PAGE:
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Pentalogy of Cantrell: the complete spectrum
  1. Cátia Filipa Martins1,
  2. Inês Serras2,
  3. Ana Vanessa Santos3,
  4. Ana Costa Braga4
  1. 1Department of Gynecology-Obstetrics, Centro Hospitalar do Algarve, Portimão, Portugal
  2. 2Department of Pediatrics, Centro Hospitalar do Algarve, Portimão, Portugal
  3. 3Department of Gynecology-Obstetrics, Hospital Fernando Fonseca, Amadora, Portugal
  4. 4Department of Anatomic Pathology, Centro Hospitalar Lisboa Ocidental, Lisboa, Portugal
  1. Correspondence to Dr Cátia Filipa Martins, paixaocatia{at}

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A healthy 25-year-old primigravida, without a history of teratogenic exposition, presented to our hospital with a first trimester routine ultrasonographic examination showing two major fetal defects: gastrosquisis (figure 1 and video 1) and ectopia cordis (video 2). At 16 weeks of gestation a detailed ultrasound confirmed the suspected abnormalities together with sternal and diaphragm defects, and pentalogy of Cantrell was suspected. An amniocentesis and termination of the pregnancy were considered and accepted by the couple. After expulsion, we identified a dead fetus (figure 2) weighing 113 g, with a thoracoabdominal wall defect with ectopia cordis and evisceration of stomach, liver, intestines and spleen (figures 3 and 4). The anatomopathological examination (figures 5 and 6) recognised additional cardiac defects, which provided the final diagnosis of pentalogy of Cantrell: absent pericardium and diaphragm, lower sternal defect, transposition of great vessels, severe right ventricle hypoplasia, enlarged left cavities and intraventricular communication. No other malformations or chromosomal abnormalities were documented. First described in 1958 by Cantrell, pentalogy of Cantrell (OMIM 313850) is an extremely rare and usually lethal congenital malformation, with an estimated incidence from 5.5 to 7.9 per million live births. The full spectrum is rarely reported and consists of five anomalies: anterior abdominal wall defect, anterior diaphragmatic hernia, sternal cleft, ectopia cordis and intracardiac abnormalities.1 A possible pathogenesis involves a defect in the differentiation of the intraembryonic mesoderm between 14 and 18 days after conception, so a first trimester ultrasonography is indispensable for the prenatal diagnosis.2 Prognosis is poor, depending on the extent of the defects. Few live births of the complete pentalogy have been described.3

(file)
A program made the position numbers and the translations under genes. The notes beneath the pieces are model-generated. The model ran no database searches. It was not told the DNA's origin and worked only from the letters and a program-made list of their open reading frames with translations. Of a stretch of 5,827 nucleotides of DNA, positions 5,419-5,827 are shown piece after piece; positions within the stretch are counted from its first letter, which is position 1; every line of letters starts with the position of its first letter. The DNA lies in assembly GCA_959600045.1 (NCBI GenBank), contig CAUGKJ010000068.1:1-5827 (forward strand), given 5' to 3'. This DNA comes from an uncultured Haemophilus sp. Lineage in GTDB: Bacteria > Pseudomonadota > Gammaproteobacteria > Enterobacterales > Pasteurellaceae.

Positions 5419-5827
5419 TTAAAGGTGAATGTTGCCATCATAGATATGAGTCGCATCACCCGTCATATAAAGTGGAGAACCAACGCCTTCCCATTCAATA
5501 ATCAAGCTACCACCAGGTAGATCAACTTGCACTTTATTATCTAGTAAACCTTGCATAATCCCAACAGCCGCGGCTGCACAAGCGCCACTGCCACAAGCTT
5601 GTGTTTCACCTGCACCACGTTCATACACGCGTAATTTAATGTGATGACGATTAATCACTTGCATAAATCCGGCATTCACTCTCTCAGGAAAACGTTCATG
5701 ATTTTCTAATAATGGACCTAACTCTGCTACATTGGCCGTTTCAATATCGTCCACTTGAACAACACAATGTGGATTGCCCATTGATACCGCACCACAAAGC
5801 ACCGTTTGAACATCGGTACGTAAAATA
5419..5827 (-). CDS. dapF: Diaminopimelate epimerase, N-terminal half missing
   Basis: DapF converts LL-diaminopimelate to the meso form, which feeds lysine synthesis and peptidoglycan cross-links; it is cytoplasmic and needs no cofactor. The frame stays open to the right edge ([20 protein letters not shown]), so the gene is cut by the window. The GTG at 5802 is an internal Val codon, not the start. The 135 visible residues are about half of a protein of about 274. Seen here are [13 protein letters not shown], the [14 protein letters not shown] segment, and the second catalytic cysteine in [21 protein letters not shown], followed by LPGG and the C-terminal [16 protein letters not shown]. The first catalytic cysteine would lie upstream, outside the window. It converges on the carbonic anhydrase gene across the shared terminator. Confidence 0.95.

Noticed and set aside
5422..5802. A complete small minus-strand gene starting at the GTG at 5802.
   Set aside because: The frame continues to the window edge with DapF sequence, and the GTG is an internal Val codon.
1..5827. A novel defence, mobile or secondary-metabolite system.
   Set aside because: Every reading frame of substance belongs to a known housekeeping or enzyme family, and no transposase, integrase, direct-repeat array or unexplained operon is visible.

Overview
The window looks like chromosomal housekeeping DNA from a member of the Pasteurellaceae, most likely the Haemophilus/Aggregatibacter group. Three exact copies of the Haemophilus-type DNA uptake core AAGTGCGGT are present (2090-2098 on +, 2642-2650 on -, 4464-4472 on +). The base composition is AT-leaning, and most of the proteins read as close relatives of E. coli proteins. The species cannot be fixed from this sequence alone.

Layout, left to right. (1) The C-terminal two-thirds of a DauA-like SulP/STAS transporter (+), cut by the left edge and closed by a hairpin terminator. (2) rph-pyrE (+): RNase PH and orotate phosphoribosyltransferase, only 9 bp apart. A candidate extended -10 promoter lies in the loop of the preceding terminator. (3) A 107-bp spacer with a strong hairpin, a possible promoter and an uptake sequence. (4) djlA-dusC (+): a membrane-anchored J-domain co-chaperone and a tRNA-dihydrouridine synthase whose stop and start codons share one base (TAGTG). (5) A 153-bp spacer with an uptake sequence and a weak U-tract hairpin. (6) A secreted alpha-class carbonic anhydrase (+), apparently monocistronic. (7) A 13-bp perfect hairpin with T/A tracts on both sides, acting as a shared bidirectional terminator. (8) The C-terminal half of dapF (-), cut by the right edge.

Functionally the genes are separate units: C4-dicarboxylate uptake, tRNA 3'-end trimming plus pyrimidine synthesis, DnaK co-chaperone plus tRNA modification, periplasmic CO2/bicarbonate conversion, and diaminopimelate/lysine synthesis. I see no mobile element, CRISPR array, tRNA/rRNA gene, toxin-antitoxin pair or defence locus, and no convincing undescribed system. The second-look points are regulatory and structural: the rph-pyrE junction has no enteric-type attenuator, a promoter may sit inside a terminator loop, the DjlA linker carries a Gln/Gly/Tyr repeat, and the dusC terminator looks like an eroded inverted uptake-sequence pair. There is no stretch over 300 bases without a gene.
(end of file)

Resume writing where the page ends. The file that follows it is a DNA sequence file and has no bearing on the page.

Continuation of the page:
Learning points

  • The hallmark of this syndrome is ectopia cordis with anterior abdominal wall defect. In the presence of these abnormalities, obstetricians should consider pentalogy of Cantrell.

  • Cantrell’s syndrome can be diagnosed as early as the first trimester using a two-dimensional (2D) ultrasound. A 3D ultrasound can help to enhance the visualisation of the fetal anomalies.

  • Pentalogy of Cantrell must be adequately evaluated for appropriate prenatal counselling and postnatal management of individual cases. Survival depends on the number and severity of the defects so an early diagnosis gives the parents an option of termination of pregnancy.

Figure 1

Ultrasound at 14 weeks revealing gastrosquisis.

Figure 2

Delivered dead fetus.

Figure 3

Thoracic defect with ectopia cordis plus abdominal wall defect with severe gastrosquisis: liver, stomach, intestines and spleen.

Figure 4

Ectopia cordis and severe gastrosquisis.

Figure 5

Anatomopathological examination of the fetus.

Figure 6

Anatomopathological examination of the fetus.

Video 1

Video 2


View Abstract


  • Competing interests None.

  • Patient consent None.

  • Provenance and peer review Not commissioned; externally peer reviewed.